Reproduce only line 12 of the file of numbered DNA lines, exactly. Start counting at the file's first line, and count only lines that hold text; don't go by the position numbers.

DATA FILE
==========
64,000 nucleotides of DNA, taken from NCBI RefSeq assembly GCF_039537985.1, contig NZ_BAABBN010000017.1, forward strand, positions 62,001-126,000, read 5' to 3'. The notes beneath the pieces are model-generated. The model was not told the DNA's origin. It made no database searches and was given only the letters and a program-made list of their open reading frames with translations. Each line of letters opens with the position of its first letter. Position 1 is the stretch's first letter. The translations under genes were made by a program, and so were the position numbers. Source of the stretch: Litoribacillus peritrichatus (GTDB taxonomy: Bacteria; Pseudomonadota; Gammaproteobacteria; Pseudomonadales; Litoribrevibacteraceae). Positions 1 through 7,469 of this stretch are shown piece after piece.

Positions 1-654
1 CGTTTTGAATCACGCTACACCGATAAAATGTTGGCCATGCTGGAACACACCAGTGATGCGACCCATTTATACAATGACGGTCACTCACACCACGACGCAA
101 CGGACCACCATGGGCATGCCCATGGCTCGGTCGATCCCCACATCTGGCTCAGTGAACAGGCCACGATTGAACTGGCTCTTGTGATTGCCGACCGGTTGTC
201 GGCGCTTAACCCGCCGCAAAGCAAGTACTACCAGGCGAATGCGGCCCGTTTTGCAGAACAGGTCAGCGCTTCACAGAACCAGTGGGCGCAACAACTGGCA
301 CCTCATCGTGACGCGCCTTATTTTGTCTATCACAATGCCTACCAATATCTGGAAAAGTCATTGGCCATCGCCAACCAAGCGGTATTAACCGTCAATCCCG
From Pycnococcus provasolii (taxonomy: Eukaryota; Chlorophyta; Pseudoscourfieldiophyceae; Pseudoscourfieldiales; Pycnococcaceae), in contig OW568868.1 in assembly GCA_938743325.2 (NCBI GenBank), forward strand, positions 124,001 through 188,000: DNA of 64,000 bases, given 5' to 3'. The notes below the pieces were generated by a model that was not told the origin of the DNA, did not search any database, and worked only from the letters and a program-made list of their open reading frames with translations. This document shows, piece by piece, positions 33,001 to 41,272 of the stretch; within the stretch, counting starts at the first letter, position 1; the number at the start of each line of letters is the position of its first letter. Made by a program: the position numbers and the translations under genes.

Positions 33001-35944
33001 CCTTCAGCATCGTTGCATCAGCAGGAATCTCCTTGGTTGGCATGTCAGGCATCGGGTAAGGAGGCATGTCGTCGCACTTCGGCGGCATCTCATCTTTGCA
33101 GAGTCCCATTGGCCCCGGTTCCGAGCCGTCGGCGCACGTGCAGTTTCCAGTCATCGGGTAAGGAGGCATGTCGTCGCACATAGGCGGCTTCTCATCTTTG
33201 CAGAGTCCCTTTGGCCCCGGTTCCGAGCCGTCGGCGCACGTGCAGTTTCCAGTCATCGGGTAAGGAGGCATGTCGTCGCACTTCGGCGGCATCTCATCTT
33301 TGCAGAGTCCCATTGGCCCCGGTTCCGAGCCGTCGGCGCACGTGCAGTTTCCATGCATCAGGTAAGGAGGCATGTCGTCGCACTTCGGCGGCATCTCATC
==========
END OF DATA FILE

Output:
33301 TGCAGAGTCCCATTGGCCCCGGTTCCGAGCCGTCGGCGCACGTGCAGTTTCCATGCATCAGGTAAGGAGGCATGTCGTCGCACTTCGGCGGCATCTCATC